Try it. Who knows, you may even like it.

Monday, May 26, 2008

The joy of just hanging out

By Dick Hirsch

By way of introduction, allow me to reveal that one of the essential appliances in our home is the clothespin, the venerable wooden clothespin with the spring that snaps and clamps. I mention this with the absolute assurance that it is one of the characteristics that differentiates us from most of our relatives, friends and acquaintances.

Occasionally I will be asked to replenish the supply of clothespins when they are missing or broken. I always know about where to find them, on a remote bottom shelf, along with certain other products for which time is running out and there is limited demand.

Why clothespins? Am I a hobbyist making little mannequins or other cute little crafty items? No. These pins are for use on our clothesline, where they are employed to temporarily affix damp clothing, fresh from the washing machine, to be dried by sun and breeze.

Is this a new concept, developed by the environmentalists, eager to save energy? Nope. It is an old fashioned way of drying clothes, one to which my wife, Lynn, and I have been dedicated for many years. During good weather, we hang out. Yes, we do have a dryer, but we use it only when conditions warrant, which means when it is raining, freezing, sleeting or snowing.

We live on small street in a big suburb. I wouldn’t call it an upscale location, but it isn’t downscale, either. Let’s specify that it is mediumscale. In the years we have lived there, I have rarely, if ever, seen an active clothesline on the street.

When we moved in, we checked with the next door neighbors and they had no objection, but we always wondered whether our clothesline was offensive to any others, whether it was a topic of conversation. Years ago, soon after we arrived, we were at a neighborhood gathering, where we met other residents.

“Oh,” said a woman from down the block, when introduced to my wife, “you’re the one who likes to hang laundry on the line.” We could not argue with that characterization.

Another time, one of our law-abiding, well-intentioned friends, warned us that she understood that the hanging of items on a clothesline might be violation of a local statute. We ignored that warning, continued regular use of the clothesline, and have never been threatened with legal action of any kind. For the purpose of this discussion, I checked with enforcement authorities in three representative locales, Amherst, Clarence and Orchard Park, and found that none had any prohibitions. It is possible, however, that certain subdivisions---places where the sight of hanging sheets or undies is considered unseemly or vulgar---may have deed restrictions which forbid the use of clotheslines.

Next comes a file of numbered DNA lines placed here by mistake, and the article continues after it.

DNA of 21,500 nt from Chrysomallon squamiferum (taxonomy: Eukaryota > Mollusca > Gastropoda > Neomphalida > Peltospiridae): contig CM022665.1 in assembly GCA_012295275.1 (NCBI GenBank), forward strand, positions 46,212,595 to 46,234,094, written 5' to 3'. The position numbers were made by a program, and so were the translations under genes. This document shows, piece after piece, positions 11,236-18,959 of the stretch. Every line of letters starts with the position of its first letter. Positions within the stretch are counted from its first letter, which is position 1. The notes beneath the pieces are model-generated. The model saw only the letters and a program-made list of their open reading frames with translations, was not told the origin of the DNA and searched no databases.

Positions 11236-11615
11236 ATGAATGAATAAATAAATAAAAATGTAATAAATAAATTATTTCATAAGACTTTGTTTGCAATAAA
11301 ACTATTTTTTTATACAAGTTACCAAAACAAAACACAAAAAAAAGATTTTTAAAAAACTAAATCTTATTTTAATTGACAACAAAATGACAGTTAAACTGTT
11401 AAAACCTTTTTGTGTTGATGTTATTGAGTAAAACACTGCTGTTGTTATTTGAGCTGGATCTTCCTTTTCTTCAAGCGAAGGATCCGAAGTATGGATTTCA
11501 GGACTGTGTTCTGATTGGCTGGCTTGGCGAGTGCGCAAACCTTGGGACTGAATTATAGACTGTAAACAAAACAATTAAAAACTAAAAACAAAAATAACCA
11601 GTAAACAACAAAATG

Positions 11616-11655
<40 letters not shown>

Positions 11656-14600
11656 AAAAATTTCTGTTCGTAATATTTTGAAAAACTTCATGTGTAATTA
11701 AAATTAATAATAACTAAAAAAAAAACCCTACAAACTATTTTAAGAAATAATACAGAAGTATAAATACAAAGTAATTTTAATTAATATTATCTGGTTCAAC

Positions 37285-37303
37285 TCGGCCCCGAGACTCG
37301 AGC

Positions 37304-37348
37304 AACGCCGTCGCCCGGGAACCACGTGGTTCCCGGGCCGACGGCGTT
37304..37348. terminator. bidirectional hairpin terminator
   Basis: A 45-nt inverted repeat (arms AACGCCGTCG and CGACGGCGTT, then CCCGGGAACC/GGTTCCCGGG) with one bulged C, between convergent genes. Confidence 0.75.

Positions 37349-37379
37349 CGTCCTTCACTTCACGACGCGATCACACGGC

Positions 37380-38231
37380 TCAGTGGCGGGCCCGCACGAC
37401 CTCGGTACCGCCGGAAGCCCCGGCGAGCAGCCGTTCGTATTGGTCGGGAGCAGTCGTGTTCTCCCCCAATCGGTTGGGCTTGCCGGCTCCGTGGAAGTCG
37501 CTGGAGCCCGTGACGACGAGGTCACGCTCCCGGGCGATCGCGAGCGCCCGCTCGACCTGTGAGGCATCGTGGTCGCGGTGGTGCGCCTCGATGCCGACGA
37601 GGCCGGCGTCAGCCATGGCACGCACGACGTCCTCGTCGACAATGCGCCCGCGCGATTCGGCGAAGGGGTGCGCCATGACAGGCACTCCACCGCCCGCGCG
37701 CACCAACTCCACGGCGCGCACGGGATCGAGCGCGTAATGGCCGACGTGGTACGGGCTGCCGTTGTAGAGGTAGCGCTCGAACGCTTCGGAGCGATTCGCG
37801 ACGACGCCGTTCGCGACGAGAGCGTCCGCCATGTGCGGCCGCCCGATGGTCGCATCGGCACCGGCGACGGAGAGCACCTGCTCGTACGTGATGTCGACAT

In the past, devotees of clotheslines were generally motivated by the freshness of the laundered items.

“Smell these sheets,” my wife will often implore me, especially in the spring, after a winter of using the clothes dryer. “Look at these white whites.”

It’s certainly true that outdoor hanging does impart a very agreeable aura to the laundry. Turkish towels are the only regular item that flunk line drying; they are too stiff.

The big news now is that our side has been reinforced by the green movement, the environmentalists who are seeking ways to improve the planet, conserve energy and reduce global warming. The use of clotheslines has become a conservation issue.

In Aurora, Ontario, not far from Toronto, a local controversy has developed, with the “right to dry” group seeking to overturn a local ordinance that bans the use of clotheslines and drying racks. As a demonstration of solidarity, the mayor, Phyllis Morris, has begun to hang her own laundry and earlier this year petitioned the provincial government to declare local clothesline bans illegal and described them as “a barrier to conservation.” Legislation to eradicate existing clothesline bans has also been proposed in New Hampshire, Connecticut and Colorado.

That is encouraging news to those who have dared to be different and have been using clotheslines. Now it is not merely an issue of extolling the virtues of a laundering method that produces fresh smelling, naturally dried items. That argument always proved unconvincing to people who insist the dryer is one of technology’s great triumphs.

Now the argument can focus on the importance of saving energy, reducing emissions, preserving the glaciers and defeating global warming, all of which helps identify a person as a good citizen. If those are among your goals I can suggest some outstanding sources for clothespins.



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